The Writer of this Psalm is calling upon Israel to bless the God of Israel: and he proposeth the subject and points to the cause. The Psalm concludes with lamenting the sad departures of Israel in many instances.
To the chief musician upon Gittith, A Psalm of Asaph.
It is very probable that this Psalm formed part of the religious worship in the temple on the feast days. We find several occasions of this sort: such as the feast of trumpets; Leviticus 23:24; Numbers 29:1; and the jubilee trumpet; Leviticus 25:9: and we know that instruments of music were used in the temple service. But as we also know, that almost all things in the dispensation under the law were shadows and types only of a better dispensation under the gospel, I venture to believe that we cannot derive any one authority for musical instruments in the house of God, from what we behold in those periods before the coming of Christ. And, without doubt, every mind that is truly spiritual must allow that the melody of the soul can need no stringed instruments to awaken real devotion within. These were carnal things before the time of reformation. I would desire to sing with the spirit, and to sing with the understanding also, when I approach the throne of grace, to praise a God in Christ. I would sing loud indeed unto Jesus the Rock of my strength, and desire to bring all the devout chords of my soul to tell my God of his redemption, of his jubilee, and salvation. 1 Corinthians 14:15; Ephesians 5:17-20.
Moses appointed certain seasons of memorial; such, for example, as the passover; Exodus 12:23-24.
The Reader, will remark, in this place, a change of the person speaking. In the preceding verses the church is speaking, and the members of it are calling upon one another to attend the service of the Lord. But here it is the Lord himself that is introduced as speaking.
These are sweet views of God's former dealings with his people; and a reference to Israel's history will mark out the several periods here spoken of. But, Reader! do not you and I also see our own history, and Jesus interposing for our salvation?
Reader! let us for a moment drop Israel's history, to which these verses refer, to look into our own. We know how the Lord delivered Israel upon the several occasions here described; but may not you and I conceive, without violence to the words, that Jesus speaks to us in the same gracious language? Oh! precious Lord! let there be no strange god in our hearts! Forbid that we ever set up the idol there. But do thou open our mouth, open our hearts, and fill us with thyself, that we may live to thee and to thy glory!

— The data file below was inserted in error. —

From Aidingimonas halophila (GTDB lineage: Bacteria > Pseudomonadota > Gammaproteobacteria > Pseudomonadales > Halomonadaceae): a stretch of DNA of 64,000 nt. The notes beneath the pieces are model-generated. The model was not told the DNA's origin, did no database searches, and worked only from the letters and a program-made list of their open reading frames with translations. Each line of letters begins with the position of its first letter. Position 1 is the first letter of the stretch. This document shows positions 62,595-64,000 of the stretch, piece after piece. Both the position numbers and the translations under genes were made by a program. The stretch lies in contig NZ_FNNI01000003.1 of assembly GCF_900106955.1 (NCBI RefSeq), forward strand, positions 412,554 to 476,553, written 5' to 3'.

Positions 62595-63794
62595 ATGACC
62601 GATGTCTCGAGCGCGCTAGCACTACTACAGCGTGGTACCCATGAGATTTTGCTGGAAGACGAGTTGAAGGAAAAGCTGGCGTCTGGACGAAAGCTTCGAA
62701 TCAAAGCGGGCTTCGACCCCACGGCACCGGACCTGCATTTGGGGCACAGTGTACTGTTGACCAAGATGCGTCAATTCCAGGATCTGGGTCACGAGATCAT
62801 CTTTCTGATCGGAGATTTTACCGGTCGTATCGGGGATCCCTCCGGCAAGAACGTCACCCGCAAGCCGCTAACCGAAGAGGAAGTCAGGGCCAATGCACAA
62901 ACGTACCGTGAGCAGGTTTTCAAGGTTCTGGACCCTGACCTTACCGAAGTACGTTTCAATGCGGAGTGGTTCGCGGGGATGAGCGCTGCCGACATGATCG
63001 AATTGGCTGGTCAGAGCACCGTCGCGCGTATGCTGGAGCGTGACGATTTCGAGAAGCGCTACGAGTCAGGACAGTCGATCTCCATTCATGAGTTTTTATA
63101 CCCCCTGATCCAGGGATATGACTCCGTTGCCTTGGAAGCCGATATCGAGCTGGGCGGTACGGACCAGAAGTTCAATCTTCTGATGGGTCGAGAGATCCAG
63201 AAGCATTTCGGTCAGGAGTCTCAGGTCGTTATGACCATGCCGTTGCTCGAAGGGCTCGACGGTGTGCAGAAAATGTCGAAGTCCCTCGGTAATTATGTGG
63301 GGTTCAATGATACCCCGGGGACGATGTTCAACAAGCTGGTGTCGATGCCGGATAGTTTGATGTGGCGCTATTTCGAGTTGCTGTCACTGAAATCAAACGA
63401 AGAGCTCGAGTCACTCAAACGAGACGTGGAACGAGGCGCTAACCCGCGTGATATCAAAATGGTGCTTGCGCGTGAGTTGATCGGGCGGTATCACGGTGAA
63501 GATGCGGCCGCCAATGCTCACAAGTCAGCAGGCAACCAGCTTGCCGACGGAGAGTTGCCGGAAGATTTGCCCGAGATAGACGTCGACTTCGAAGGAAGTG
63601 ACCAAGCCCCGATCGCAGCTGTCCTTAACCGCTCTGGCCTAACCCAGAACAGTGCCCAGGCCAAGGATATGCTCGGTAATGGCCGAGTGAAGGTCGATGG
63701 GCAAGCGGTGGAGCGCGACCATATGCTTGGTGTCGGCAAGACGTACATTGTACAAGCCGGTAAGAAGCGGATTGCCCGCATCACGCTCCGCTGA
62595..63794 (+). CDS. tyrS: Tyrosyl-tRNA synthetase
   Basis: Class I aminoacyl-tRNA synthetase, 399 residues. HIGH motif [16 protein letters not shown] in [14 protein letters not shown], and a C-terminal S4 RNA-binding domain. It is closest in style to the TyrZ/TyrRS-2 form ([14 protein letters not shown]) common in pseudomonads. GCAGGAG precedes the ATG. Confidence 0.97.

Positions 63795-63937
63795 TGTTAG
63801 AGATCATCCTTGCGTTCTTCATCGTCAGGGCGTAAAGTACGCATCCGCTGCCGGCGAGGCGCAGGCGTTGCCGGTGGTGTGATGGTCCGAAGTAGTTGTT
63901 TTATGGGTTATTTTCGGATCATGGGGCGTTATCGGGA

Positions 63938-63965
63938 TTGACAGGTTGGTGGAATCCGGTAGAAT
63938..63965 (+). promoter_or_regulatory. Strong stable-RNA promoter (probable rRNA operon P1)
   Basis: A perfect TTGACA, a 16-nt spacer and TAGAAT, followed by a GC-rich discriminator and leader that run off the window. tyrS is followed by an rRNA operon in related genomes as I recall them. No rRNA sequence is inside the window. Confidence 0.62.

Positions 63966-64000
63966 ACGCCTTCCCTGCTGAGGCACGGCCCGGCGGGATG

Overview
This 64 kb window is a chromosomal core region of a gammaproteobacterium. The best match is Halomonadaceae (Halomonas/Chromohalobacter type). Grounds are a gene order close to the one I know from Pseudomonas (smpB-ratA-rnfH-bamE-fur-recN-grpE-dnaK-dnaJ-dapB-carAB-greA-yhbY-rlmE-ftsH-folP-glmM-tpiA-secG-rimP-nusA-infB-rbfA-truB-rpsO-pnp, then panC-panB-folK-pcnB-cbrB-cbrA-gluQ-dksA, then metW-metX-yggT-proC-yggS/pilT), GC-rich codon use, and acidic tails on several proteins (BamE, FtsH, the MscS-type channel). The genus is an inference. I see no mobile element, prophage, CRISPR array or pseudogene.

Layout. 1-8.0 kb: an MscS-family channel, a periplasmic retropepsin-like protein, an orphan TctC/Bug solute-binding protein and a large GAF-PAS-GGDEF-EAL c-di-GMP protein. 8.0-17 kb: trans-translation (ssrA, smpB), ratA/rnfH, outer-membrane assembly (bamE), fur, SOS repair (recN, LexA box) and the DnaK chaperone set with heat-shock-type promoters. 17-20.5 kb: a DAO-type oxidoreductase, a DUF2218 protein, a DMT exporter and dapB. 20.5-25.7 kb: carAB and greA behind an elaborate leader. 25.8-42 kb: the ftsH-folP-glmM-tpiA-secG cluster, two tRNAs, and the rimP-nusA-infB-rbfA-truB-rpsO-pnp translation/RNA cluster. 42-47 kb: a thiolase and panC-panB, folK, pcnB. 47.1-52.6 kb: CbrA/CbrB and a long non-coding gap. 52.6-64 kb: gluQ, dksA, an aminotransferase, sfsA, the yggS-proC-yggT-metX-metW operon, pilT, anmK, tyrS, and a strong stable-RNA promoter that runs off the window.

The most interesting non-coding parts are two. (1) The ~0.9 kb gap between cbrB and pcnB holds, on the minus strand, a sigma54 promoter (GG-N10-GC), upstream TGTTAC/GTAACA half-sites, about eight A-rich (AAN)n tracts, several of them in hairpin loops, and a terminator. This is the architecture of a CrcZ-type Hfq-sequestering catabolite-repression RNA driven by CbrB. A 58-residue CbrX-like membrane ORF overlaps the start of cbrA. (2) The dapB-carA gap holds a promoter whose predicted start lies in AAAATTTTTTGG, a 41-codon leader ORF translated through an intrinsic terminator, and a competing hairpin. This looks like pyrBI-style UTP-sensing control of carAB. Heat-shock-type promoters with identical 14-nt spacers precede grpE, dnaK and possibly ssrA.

Reader! what saith thy heart to these charges? What saith thy experience to this awful giving up? Oh! Lord! do thou still keep, still preserve, and abide in thy love, for thou hatest putting away. Reader! do not overlook, in the midst of the solemn things of this verse, that the Lord still calls Israel his people. Precious thought! They are his by creation, his by redemption, his by new creation, and the conquests of his Spirit, in Christ Jesus. Pray read that blessed scripture, Isaiah 43:1, etc.
So Jesus wept over Jerusalem! And had Israel then, or upon the occasion which this Psalm records, hearkened unto the Lord, the temporal prosperity of Israel would have continued. For, I beg the Reader to observe, that in both instances it is of temporal prosperity the Lord evidently speaks. Here it is of feeding them with fine wheat, and honey out of the rock; and there, in Christ's days, it is of preserving Jerusalem from being visited by the destruction of the sword. Luke 19:41-44.
READER! let every renewed call, which we behold in the old dispensation, to excite the people to praise, remind us of our higher privileges, and become an additional incentive to the most animated love and praise to our God in Christ. Were the Old Testament saints perpetually reminded of the distinguishing love of God to his people; and was it the voice of trumpets by which the Holy Ghost caused it to be proclaimed in his church, Blessed are the people who know the joyful sound? Think what increased causes we may find, to whom Jesus himself hath manifested his great trumpet of salvation, declaring that when it is blown, they shall come that are ready to perish.
And shall we, like Israel, forget the Lord? Shall we say, or, what is to the same effect, shall we do, as they did; that it may be said of us, His people would not hearken to his voice, and Jesus's Israel would have none of him? Oh, Lord! in mercy avert these awful departures. No! precious Jesus! it is thou who hast brought our souls out of the spiritual Egypt of sin and death! It is thou who hast converted us from the language of nature to a language of grace, which we understood not, neither should have known, but from thy teaching. Thou hast indeed removed from our shoulders the burden of sin, and delivered us from the slavery of Satan; thou hast heard and answered prayer; and thou hast been our God and our Saviour. Oh! then still go on, to satisfy our souls with the bread of life, and the water of life, which is thyself, and keep us by thine almighty power, through faith unto salvation.
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Hawker, Robert, D.D. "Commentary on Psalms 81". "Hawker's Poor Man's Commentary". https://pro.studylight.org/
the Week of Proper 24 / Ordinary 29